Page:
If Motive For Crime Is Not Casteist Attack, Provisions Of SC/ST Act Can't Be Invoked: Karnataka High Court Reiterates
The Karnataka High Court has reiterated that provisions of the Scheduled Castes and Scheduled Tribes (Prevention of Atrocities) Act (SC/ST Act) cannot be invoked in every crime where the victim happens to be a member of the SC/ST community. Justice Sreenivas Harish Kumar has observed,"It is not as though in every crime, if the victim happens to be a member of scheduled caste...
The Karnataka High Court has reiterated that provisions of the Scheduled Castes and Scheduled Tribes (Prevention of Atrocities) Act (SC/ST Act) cannot be invoked in every crime where the victim happens to be a member of the SC/ST community.
Justice Sreenivas Harish Kumar has observed,
"It is not as though in every crime, if the victim happens to be a member of scheduled caste or scheduled tribe, an offence under Section 3 of the Act has been committed. If motive for crime is not casteist attack, the accused can only be chargesheeted for any of the offences under Indian Penal Code that can be appropriately invoked in the background of the incident of crime or under other law which can be applied as the facts and circumstances indicate."
Further, the Bench said,
"The Act was enacted for eradication of untouchability, and to protect the members of scheduled caste or scheduled tribes from casteist attack and caste based discrimination. It is in this background that various offences are enumerated in Section 3. The primary requirement for invoking any of the offences under Section 3 is caste based attack or hatred towards that caste. Unless the investigation indicates or reveals intention of a person not belonging to scheduled caste or scheduled tribe to commit any of the offences under Section 3 of the Act, in order to oppress or insult or humiliate or subjugate or ridicule a member of scheduled caste or scheduled tribe as such person merely belongs to that caste, the offence under Section 3 cannot be invoked in the charge sheet."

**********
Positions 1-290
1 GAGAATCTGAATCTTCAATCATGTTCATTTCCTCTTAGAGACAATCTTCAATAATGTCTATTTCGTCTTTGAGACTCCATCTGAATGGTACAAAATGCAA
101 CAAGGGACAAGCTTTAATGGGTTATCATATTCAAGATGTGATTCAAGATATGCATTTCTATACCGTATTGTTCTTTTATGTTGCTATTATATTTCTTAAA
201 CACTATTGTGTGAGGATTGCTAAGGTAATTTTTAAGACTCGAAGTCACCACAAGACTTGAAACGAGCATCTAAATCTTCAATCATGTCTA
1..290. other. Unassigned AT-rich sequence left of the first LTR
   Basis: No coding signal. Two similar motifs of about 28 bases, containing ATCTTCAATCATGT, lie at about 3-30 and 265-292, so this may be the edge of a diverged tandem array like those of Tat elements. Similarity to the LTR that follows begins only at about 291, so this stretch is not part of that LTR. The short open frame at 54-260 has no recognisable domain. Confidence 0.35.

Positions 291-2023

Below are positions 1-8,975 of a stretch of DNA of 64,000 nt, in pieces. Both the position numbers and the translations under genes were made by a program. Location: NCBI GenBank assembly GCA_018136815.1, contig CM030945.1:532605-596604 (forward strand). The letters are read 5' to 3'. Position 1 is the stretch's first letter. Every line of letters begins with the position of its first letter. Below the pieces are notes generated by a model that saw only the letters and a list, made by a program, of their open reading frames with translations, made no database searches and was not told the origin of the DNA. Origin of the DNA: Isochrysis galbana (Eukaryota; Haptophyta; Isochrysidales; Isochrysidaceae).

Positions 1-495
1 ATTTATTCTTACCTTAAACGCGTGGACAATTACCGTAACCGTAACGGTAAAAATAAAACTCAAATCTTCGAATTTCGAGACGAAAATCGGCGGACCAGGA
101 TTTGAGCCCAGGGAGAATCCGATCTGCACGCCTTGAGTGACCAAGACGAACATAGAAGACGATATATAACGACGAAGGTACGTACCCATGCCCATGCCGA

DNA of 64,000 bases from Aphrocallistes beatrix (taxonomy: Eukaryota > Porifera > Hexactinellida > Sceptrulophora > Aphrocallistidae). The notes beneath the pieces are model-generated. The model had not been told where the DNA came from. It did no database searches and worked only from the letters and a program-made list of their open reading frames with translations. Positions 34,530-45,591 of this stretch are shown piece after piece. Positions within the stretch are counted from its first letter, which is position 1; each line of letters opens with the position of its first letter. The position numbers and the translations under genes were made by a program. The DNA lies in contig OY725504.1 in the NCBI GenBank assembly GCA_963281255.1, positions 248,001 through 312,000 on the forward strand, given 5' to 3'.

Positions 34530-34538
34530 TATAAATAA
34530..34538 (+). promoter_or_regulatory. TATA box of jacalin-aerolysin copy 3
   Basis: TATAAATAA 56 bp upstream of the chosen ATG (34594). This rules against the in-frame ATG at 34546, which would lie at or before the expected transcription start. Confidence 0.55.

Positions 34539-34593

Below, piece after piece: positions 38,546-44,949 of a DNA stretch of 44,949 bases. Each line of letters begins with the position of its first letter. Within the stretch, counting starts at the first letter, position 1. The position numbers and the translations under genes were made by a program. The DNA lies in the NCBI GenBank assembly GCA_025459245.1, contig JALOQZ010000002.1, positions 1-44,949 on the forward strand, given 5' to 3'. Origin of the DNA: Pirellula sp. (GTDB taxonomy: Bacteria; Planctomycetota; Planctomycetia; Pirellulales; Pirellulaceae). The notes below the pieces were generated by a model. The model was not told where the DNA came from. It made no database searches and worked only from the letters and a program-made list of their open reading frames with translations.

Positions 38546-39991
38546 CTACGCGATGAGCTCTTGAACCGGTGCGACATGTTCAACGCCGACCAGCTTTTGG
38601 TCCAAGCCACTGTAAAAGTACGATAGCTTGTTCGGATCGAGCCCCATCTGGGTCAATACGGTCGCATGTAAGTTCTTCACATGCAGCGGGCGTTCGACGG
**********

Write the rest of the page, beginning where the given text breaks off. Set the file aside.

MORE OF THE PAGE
"While the Act is essentially meant for protecting the members of scheduled caste or scheduled tribe from atrocity or oppression, at the same, it cannot be allowed to be misused. Therefore there is greater responsibility on the investigating officer to take a decision wisely before filing the charge sheet."
The court made these observation while allowing the petition filed by one Lokanath seeking to quash the FIR registered against him under Sections 172, 173 of IPC and Section 3(1)(F), 3(1)(g) of SC/ST (POA), based on the complaint made by one Srisangam Priya.
The two were involved in a property dispute. Accordingly, the Petitioner had contended that merely because he is fighting to protect his property, it is quite strange that the Respondent went to the extent of making a false complaint against him under the provisions of SC/ST Act.
He added that the dispute is purely civil in nature and if the FIR is read, it makes out no offence against the petitioner at all.
The bench went through the relevant land records produced by the petitioner. It referred to Sections 3(1)(f) of SC/ST Prevention of Atrocities Act and said, "For invoking clause(f), the land of a member of scheduled caste or scheduled tribe must be wrongfully occupied or cultivated by a person not belonging to scheduled caste or scheduled tribe." It added, "The charge sheet does not disclose these ingredients."
Further, the court noted, "As regards offence under Section 3(1)(g) of the Act is concerned, the essential ingredient is wrongful dispossession or wrongful interference. There is no material indicating wrongful dispossession of the second respondent from his land or wrongful interference with his land."
It then opined,
"If the premise of the litigation is seen, it is nothing more than a dispute between two adjacent landowners. The petitioner disputes the very identity of the second respondent's land and therefore, a competent Civil Court can alone take a decision in this regard. For this reason Section 3(1)(g) is also not attracted."
Following which the court observed, "In the case on hand, as already discussed, no offence of atrocity appears to have taken place. Then there remain two offences under Indian Penal Code, Sections 172 and 173 of IPC, both the offences relate to avoidance of summons or notice. Since the charge sheet materials do not disclose the offence under Section 3(1)(f) and 3(1)(g) of the Act, prosecuting the petitioner for two IPC offences amounts to abuse of process of court."
Accordingly it allowed the petition and quashed the proceedings against the petitioner pending before a Sessions Court in Bengaluru.
Case Title: Lokanath v. State Of Karnataka
Case No: Criminal Petition No.80 of 2021
Date of Order: October 4, 2021.
Appearance: Advocate V.B.Shivakumar, for petitioner; Advocate R.D.Renukaradhya, for R1; Advocate N.R.Naik, for R2.